On July 1, law enforcement across Georgia began enforcing the new Hands-Free Georgia Act. Drivers in our state are no longer allowed to hold cellphones or other electronic devices while driving.
The Governor's Office on Highway Safety believes the biggest benefit of the law is that officers can easily see if someone is holding their phone or not. The agency has said that 13 of the 15 states that use similar laws, have seen at least a 16 percent decrease in traffic deaths.
The following is a closer look at the new hands-free law.
All motorists may still use their phones while driving, but motorists can no longer hold or support their phones and drive. That means you cannot cradle your phone or any electronic wireless device while driving a moving vehicle. Making emergency phone calls IS an exception.
Drivers cannot use more than one button to answer a call or use a mobile phone.
Motorists cannot reach for a mobile phone if that means having to undo a seat belt or stand up.
Drivers may use GPS, voice-to-text features, and make and receive phone calls hands-free. Single-ear headphones and Bluetooth pieces are acceptable aids for doing this. Using an earbud with a microphone on it (like the ones that comes with most phones) is a good workaround, if you do not have a Bluetooth-capable car or device.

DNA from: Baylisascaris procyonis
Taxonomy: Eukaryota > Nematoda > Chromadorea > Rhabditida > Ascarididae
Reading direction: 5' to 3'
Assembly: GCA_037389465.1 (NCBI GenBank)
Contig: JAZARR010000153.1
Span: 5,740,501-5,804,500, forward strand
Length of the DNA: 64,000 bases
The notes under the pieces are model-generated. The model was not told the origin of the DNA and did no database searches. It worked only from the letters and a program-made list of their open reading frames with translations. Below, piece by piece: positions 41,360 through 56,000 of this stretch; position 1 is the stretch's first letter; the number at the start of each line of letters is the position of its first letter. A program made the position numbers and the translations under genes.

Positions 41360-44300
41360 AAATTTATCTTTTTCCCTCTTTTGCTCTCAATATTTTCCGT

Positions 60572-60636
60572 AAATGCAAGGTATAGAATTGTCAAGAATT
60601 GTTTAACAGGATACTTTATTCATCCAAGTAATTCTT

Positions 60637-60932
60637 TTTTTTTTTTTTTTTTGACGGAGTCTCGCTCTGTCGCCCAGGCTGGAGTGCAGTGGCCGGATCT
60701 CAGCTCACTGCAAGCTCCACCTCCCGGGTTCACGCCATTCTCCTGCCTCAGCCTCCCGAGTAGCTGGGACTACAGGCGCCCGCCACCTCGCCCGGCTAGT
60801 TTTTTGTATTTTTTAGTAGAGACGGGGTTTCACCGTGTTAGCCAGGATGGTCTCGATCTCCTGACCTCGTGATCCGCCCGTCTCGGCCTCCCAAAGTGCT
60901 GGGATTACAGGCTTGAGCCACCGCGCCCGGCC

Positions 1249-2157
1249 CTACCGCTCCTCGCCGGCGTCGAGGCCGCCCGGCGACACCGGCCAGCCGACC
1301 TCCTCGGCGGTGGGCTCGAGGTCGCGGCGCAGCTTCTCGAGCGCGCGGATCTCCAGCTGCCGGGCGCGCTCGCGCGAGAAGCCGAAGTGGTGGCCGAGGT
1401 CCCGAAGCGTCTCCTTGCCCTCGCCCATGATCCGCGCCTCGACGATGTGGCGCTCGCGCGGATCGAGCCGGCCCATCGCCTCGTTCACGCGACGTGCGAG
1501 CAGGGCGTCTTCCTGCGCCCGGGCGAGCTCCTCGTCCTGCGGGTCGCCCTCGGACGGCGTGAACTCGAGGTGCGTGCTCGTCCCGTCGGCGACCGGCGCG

In-car navigation, communication and entertainment systems are allowed.
Along with already-banned texting, drivers can no longer answer emails or other queries, watch or record videos from behind the wheel.
As long as you are legally parked, you are allowed to do these things. Legally parked does NOT mean at a stoplight or in gridlocked traffic.
First time offenders get one point on their license and a $50 fine. The second offense is two points and $100 and the third is three points and $150.
Law enforcement, emergency and utility workers are still allowed to hold their phones.